Lawrence Livermore National Laboratory and partners announce 10 new industry projects to advance manufacturing using high performance computing under a DOE program
Industry projects ranging from improved turbine blades for aircraft engines and reduced heat loss in electronics to waste reduction in paper manufacturing and improved fiberglass production are among the first to be selected for funding and partnerships with national labs under the U.S. Department of Energy's (DOE) High Performance Computing for Manufacturing (HPC4Mfg) Program. Lawrence Livermore National Laboratory (LLNL) leads the program and partners with Lawrence Berkeley and Oak Ridge National Laboratories (LBNL and ORNL).
Each of the 10 Phase I projects will be funded at approximately $300,000 for a total of just under $3 million. Selected companies will partner with national labs, which will provide expertise in and access to high performance computing systems aimed at high-impact challenges. The Advanced Manufacturing Office (AMO) within DOE's Office of Energy Efficiency and Renewable Energy (EERE), created this program to advance clean energy technologies, increase the efficiency of manufacturing processes, accelerate innovation, shorten the time it takes to bring new technologies to market and improve the quality of products. The HPC4Mfg projects also support the Energy Department's broader Clean Energy Manufacturing Initiative to increase U.S. competitiveness through manufacturing clean energy technologies, boosting energy productivity and leveraging low-cost domestic energy resources and feedstocks.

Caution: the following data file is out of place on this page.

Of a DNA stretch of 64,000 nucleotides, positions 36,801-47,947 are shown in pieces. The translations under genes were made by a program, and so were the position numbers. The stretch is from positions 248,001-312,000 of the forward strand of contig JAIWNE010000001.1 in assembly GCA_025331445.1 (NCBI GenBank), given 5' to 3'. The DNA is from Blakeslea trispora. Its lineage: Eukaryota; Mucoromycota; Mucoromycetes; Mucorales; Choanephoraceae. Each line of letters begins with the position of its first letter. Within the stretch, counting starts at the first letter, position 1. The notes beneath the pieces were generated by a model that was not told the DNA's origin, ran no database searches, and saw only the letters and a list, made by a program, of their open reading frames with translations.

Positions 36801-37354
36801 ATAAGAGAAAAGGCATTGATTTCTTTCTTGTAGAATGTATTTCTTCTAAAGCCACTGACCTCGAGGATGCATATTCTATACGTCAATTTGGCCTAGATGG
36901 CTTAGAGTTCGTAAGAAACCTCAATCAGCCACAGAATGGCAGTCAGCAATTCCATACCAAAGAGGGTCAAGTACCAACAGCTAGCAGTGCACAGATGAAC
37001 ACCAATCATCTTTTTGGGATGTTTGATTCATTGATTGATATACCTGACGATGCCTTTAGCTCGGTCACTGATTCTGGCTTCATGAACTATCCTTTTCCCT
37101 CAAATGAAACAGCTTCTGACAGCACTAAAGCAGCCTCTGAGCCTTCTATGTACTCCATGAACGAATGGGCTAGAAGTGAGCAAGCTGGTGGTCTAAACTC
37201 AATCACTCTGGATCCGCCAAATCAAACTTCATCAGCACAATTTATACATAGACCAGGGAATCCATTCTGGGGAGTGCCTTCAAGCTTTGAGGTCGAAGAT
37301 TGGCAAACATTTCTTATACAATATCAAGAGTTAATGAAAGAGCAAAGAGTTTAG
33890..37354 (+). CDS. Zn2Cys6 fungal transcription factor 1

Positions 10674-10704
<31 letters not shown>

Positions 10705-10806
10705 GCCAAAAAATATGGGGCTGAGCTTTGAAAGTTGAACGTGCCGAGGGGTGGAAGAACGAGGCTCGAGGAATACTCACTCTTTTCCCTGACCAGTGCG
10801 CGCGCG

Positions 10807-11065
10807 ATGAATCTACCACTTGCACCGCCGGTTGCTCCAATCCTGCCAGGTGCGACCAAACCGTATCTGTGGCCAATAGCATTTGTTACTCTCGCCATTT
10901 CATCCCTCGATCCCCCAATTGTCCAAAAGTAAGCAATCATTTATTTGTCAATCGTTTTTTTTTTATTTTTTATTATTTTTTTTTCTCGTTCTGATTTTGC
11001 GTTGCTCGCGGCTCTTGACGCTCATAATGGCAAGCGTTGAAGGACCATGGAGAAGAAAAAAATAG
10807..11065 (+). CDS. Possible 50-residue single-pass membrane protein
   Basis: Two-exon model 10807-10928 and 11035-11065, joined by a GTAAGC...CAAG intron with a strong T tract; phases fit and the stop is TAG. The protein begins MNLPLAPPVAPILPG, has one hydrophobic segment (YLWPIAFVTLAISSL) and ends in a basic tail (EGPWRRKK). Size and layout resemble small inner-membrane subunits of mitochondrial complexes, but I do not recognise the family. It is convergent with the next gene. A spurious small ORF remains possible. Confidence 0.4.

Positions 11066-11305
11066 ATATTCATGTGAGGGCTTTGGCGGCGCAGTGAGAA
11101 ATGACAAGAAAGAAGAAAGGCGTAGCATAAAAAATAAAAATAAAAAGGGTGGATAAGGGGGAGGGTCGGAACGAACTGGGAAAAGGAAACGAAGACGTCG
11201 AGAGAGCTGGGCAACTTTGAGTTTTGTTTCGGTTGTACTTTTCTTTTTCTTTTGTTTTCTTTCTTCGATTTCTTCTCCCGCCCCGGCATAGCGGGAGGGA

David Danielson, DOE's assistant secretary for EERE, announced the projects today during an online media presentation highlighting the program and the awardees. On AMO's behalf, LLNL established HPC4Mfg in March 2015, launched four "seedling" projects and put in place a formal governance model. LBNL and ORNL joined in September 2015 to support the Phase I solicitation, which was originally announced by Danielson at the American Energy and Manufacturing Competitiveness Summit in Washington, D.C. that month.
"Access to supercomputers in the Department of Energy's labs will provide a resource to American firms inventing and building clean energy technologies right here at home that no international competitor can match," Danielson said. "The HPC4Mfg initiative pairs leading clean energy technology companies with the world-class computing tools and expertise at our national labs to drive down the cost of materials and streamline manufacturing processes. The ultimate goal of their collaboration is to increase our global competitiveness in the race to develop clean energy technology and jobs."
This effort also will advance President Obama's National Strategic Computing Initiative (NSCI). The NSCI, which Obama unveiled in July 2015, calls for public-private partnerships to increase industrial adoption of high-performance computing.
Under the HPC4Mfg program, the selected projects will apply modeling, simulation and data analysis to industrial products and processes to lower production costs and accelerate development of new clean energy technologies. An overarching objective is to keep the United States at the forefront of innovation in advanced clean energy technologies and energy efficiency techniques.
Selected Phase I projects:
Global Foundries of New York; Lightweight Innovations for Tomorrow Consortium in Michigan; ZoomEssence Inc. of Kentucky; United Technologies Research Center of Connecticut; Procter & Gamble of Ohio; General Electric (GE), New York (two projects); PPG Industries Inc. of North Carolina (two projects); and the Ohio Supercomputer Center (OSC) /Edison Welding Institute (EWI). For project descriptions, see the HPC4Mfg website.
Danielson also announced that in the coming weeks, DOE will solicit the next round of HPC4Mfg proposals for qualified industry partners to compete for new funding this year.